He explained how Europeans created an America that was compromised, contaminated, and corrupted by bigotry. Stevenson claimed that narrative of racial difference is what allowed the nation to get comfortable with two and a half centuries of slavery.

“The North won the Civil War, but the South won the narrative war,” he continued. “That idea of racial hierarchy persisted, and slavery just evolved and gave rise to the precursor of the modern death penalty—lynching.”

Stevenson further explained, “The politics of lynching and spectacle violence eventually became too much for the country to reconcile with its rhetoric around justice and equality, so the lynchings went indoors. But these were no more fair than the outdoor lynchings, and that’s what gave rise to the modern death penalty that many of us have been fighting for decades.”

He remarked that the nation, with the help of powerful voices like those in DPF, has made incredible progress in light of the moratorium in California and the fact the lowest numbers of death sentences and executions have been reported over the last few years.

Despite this, he warned viewers to still be mindful in this critical moment in our nation’s history. The Supreme Court has proven hostile in protecting the rights of condemned prisoners.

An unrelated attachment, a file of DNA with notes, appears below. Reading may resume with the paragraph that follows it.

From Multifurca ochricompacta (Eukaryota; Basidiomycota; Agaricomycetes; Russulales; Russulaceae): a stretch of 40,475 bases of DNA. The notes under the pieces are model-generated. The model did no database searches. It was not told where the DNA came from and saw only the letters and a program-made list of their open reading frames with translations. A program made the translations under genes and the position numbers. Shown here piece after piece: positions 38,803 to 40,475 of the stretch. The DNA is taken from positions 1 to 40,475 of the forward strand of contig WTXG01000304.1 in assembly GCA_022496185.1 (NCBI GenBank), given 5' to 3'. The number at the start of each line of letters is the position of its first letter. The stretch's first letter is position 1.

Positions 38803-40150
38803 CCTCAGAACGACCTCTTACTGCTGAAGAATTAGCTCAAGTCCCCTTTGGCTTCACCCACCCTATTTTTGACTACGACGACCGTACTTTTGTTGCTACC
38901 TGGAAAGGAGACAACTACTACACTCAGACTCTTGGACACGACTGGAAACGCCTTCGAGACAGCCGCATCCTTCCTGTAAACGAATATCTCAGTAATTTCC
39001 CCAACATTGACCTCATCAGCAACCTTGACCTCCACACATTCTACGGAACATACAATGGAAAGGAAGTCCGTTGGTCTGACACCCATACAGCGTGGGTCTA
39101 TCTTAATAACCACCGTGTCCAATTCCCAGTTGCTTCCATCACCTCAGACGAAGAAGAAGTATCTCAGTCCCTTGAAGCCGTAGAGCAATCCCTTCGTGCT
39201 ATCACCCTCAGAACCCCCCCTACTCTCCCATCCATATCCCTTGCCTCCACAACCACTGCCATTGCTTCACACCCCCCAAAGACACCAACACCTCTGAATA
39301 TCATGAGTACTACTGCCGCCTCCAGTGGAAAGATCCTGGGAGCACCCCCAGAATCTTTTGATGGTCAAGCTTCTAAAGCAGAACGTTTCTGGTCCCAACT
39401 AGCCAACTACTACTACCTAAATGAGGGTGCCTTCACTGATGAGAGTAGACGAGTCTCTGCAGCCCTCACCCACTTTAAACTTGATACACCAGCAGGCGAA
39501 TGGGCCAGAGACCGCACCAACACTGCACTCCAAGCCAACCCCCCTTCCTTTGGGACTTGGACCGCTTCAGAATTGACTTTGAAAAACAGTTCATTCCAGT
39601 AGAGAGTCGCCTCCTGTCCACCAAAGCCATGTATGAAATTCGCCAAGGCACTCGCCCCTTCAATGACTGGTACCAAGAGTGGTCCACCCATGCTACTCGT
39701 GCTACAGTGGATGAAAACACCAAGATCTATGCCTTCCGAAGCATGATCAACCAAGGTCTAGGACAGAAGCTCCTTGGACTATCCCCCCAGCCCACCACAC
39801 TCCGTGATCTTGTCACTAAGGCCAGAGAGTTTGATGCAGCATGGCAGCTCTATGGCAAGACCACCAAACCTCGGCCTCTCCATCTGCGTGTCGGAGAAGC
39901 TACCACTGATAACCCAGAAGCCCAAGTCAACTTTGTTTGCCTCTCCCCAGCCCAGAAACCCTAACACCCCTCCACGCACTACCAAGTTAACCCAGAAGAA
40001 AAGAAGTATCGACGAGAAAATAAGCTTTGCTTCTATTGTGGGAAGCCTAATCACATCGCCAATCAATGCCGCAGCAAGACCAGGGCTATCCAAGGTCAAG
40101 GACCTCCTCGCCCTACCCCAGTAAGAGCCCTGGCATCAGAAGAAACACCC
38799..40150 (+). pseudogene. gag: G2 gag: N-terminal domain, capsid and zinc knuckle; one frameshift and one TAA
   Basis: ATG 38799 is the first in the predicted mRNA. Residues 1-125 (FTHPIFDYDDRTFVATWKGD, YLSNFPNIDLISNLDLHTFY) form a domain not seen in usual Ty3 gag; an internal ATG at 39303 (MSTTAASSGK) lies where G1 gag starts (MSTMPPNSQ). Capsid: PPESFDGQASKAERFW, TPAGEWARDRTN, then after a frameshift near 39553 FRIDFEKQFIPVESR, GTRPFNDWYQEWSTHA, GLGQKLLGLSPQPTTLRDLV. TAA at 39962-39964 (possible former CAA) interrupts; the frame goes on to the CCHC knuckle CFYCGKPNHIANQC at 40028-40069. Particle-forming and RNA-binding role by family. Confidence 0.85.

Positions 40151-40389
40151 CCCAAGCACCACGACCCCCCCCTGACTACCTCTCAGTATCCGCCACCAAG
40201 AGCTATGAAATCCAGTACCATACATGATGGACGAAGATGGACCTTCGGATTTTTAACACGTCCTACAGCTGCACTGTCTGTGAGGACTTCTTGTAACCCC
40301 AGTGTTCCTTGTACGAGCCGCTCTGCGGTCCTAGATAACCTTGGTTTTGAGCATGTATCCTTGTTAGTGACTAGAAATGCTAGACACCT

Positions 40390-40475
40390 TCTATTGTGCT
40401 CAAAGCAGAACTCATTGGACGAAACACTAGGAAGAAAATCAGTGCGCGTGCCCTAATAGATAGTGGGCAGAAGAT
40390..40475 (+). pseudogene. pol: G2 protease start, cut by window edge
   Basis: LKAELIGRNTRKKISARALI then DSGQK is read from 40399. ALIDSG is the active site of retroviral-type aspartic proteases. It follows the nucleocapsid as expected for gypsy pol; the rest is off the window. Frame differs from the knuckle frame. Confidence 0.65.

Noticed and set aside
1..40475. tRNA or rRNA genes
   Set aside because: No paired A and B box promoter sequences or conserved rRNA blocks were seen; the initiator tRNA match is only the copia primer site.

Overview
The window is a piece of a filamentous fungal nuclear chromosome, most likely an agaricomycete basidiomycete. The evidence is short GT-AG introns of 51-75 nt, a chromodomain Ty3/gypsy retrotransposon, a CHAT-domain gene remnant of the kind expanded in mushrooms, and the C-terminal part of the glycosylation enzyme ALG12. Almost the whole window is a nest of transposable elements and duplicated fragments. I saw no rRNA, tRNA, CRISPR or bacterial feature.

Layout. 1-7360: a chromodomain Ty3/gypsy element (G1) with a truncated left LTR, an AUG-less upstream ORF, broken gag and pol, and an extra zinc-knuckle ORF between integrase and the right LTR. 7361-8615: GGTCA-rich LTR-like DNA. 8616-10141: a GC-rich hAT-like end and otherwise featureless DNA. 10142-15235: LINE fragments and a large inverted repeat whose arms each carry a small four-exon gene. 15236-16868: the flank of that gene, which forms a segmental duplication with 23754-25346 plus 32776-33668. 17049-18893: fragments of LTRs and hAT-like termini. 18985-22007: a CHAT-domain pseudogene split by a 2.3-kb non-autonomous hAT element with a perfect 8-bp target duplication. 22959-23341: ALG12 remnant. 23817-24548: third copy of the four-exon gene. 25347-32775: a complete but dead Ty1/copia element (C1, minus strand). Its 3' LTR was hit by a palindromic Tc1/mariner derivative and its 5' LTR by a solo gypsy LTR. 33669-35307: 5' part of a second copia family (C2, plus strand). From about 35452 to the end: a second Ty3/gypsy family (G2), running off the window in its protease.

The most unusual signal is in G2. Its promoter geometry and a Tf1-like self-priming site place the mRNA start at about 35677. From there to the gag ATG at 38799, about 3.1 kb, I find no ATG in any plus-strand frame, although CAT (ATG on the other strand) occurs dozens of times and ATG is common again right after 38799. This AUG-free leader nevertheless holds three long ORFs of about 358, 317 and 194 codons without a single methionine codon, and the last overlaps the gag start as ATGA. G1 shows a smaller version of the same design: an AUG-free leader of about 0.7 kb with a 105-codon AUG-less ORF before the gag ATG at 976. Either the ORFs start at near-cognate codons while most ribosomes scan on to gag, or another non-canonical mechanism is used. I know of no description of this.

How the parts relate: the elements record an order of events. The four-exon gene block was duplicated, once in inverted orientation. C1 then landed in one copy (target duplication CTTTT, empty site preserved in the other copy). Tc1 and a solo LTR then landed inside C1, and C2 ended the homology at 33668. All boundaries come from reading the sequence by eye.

“I am very concerned that in 2021, when people get execution dates, they will be executed…we’re making progress, but we’re not there yet,” he said.

Trucks ended the event by encouraging viewers to keep up the fight in ending capital punishment, stating that advocates for social justice must hold a high value for opposing capital punishment.

Natasha Feuerstein is a senior at UC Davis majoring in Political Science and minoring in Global Disease Biology. She is originally from Camden, Delaware.

Avalon Amaral originally from Livermore CA, is a junior at UC Davis. She is pursuing a degree in Sociology Emphasizing in Law and Society, and minoring in Psychology.


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About The Author

The Vanguard Court Watch operates in Yolo, Sacramento and Sacramento Counties with a mission to monitor and report on court cases. Anyone interested in interning at the Courthouse or volunteering to monitor cases should contact the Vanguard at info(at)davisvanguard(dot)org - please email info(at)davisvanguard(dot)org if you find inaccuracies in this report.